wylo .:

Not that its not fading, but I guess if this method can work , what harm in speeding up the process?

PS, are you suggesting that the technique I laid out above should be done around the parietal cortex?



Yes I reccomend any method that works.

The problem is it seemed like you were trying to link the subjective experiences during meditation technique directly to intellectual knowledge of the brain's anatomy. Other people might link the same subjective experiences to their belief in a deity and practice different forms of visualization that lead to similar result.

Although it is true that the underlying structure of the brain changes in some way as a result of meditiaton, this doesn't mean that we can directly influence specific areas of the brain by visualization.

Initially it is helpful to have an intellectual understanding to frame these subjective experiences. Maybe you are now at a level where you need to start seeing how all of your intellectual understanding is merely a subset of your subjective experiences.
wylo ., modified 9 Years ago.

RE: Is there a name for this in the dharma world?

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D Z:


There are 2 seperate issues:

1) The bodily experiences of fear
2) Avoidance of things conditioned by past fear

In my experience there require different approaches.

1) I have had good results for ridding the bodily experience of fear through present moment awareness. And stuff that has been discussed on DhO, works pretty well.

2) Behavioral avoidance of specific things due to fears from the past requires a change of thought patterns. And DhO / pragmatic dharma community doesn't really talk about these things too much. I am trying out a bunch of stuff right to see what works best for fixing this, but haven't been at it long enough to comment on efficacy of the techniques yet.,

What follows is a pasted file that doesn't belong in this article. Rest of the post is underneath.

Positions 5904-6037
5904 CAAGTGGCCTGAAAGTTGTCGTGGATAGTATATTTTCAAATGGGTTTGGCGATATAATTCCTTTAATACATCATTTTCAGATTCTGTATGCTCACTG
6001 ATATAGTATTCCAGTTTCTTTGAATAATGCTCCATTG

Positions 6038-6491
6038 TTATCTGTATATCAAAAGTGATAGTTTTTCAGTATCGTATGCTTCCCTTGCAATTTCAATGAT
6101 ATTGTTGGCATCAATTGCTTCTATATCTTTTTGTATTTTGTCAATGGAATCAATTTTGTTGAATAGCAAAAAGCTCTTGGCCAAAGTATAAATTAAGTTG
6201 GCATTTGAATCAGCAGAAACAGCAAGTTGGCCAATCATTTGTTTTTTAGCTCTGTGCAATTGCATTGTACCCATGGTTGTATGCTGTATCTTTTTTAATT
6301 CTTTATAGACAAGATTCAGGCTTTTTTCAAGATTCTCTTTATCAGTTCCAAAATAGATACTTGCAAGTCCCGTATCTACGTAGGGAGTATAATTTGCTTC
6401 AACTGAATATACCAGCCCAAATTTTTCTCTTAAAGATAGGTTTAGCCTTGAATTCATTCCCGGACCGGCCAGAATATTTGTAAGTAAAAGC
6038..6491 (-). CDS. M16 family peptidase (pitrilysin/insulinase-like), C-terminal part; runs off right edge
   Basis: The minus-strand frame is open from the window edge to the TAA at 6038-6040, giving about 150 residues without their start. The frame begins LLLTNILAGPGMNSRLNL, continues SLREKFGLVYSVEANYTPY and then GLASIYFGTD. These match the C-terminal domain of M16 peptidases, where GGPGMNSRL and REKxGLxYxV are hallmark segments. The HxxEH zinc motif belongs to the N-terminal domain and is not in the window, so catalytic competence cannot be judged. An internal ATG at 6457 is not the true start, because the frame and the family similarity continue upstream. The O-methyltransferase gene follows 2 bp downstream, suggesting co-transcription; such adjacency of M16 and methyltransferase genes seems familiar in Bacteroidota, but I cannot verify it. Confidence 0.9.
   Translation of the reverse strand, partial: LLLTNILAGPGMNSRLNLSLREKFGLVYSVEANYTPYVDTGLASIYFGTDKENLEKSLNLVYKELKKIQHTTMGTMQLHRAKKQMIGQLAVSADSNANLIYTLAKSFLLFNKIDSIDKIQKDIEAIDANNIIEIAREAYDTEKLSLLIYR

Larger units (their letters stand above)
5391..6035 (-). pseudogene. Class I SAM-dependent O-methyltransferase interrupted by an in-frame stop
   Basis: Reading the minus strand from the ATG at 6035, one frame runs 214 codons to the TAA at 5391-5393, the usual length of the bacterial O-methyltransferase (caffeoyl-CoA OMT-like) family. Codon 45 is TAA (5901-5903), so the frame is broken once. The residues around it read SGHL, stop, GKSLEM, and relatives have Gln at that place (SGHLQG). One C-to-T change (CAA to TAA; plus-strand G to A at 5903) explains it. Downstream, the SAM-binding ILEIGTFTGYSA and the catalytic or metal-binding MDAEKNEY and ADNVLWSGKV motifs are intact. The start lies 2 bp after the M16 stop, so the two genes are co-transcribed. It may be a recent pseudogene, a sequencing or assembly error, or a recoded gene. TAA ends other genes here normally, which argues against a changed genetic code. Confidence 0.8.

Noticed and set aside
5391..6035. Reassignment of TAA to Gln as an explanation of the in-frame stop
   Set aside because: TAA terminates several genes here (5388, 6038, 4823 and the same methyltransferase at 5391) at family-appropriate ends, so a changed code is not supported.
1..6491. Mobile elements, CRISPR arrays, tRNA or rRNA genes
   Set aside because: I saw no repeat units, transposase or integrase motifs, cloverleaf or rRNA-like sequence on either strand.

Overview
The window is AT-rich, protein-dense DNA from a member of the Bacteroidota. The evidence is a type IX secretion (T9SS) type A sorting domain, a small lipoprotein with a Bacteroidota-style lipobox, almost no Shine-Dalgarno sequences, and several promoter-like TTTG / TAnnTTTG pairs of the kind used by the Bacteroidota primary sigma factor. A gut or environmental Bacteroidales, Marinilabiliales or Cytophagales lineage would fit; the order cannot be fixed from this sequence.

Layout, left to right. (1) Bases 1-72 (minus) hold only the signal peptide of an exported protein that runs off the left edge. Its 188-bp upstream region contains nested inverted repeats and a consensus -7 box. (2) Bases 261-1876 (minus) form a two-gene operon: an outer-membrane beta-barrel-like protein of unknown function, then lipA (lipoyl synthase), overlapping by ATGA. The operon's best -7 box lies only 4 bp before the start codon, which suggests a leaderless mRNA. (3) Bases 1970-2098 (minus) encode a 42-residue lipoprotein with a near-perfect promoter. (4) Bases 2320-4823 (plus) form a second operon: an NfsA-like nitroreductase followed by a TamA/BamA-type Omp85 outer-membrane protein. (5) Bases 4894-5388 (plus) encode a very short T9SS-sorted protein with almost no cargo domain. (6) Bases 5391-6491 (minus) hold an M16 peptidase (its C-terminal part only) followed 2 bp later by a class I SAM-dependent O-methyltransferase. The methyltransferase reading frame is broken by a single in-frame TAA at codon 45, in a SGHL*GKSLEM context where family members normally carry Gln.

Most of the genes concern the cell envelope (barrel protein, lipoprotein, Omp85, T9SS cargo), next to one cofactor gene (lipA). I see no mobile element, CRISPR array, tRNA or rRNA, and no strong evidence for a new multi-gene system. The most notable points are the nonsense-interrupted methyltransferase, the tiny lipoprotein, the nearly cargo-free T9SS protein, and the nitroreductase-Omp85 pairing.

You broke it down very nicely here, its something thats been on my mind for several months , the question "Why dont I feel fear here yet im still too afraid to do it?" Thats why I always use a combination of the words 'inhibitions' AND 'fear', as it seems to be becoming increasingly clear for me that they are 2 separate issues.


Itd be great if you shared what kind of stuff you can come up with for point 2.

I remember listening to an audiobook by adyashanti "end of your world", where he talked about regularly sitting down in a cafe with a pen and paper, writing out his beliefs and not leaving till he got to the bottom of whatever beleif he was trying to tackle.

Its obviously a massively egoic reaction , something set so deep that you have fundamentally told yourself it is completely wrong to do it, even though intellectually you know its ok.

I've often used a "walking on the street naked" hypothesis when discussing this with people. Why is it , that even the most liberated free enlightened beings in the world who have ridden themselves of fear and have minimal reaction to their egoic patterns would most likely not walk down the street naked if asked (leaving the legal issues aside and the argument "they dont have to prove themselves to anyone), even if it was just out of compassion to encourage people that it is real?
I could be wrong, maybe they would.




Although it is true that the underlying structure of the brain changes in some way as a result of meditiaton, this doesn't mean that we can directly influence specific areas of the brain by visualization.

Initially it is helpful to have an intellectual understanding to frame these subjective experiences. Maybe you are now at a level where you need to start seeing how all of your intellectual understanding is merely a subset of your subjective experiences.


I see what you mean, like I was tying the intellectual understanding of the brain etc FAR too into what the practice/visualisation actually does. Chances are it could be doing something completely different.

The practice is not always "what is actually happening", although I have to say , it is nice to have somewhat of an understanding, because it gives you more confidence in the practice (especially if its something new)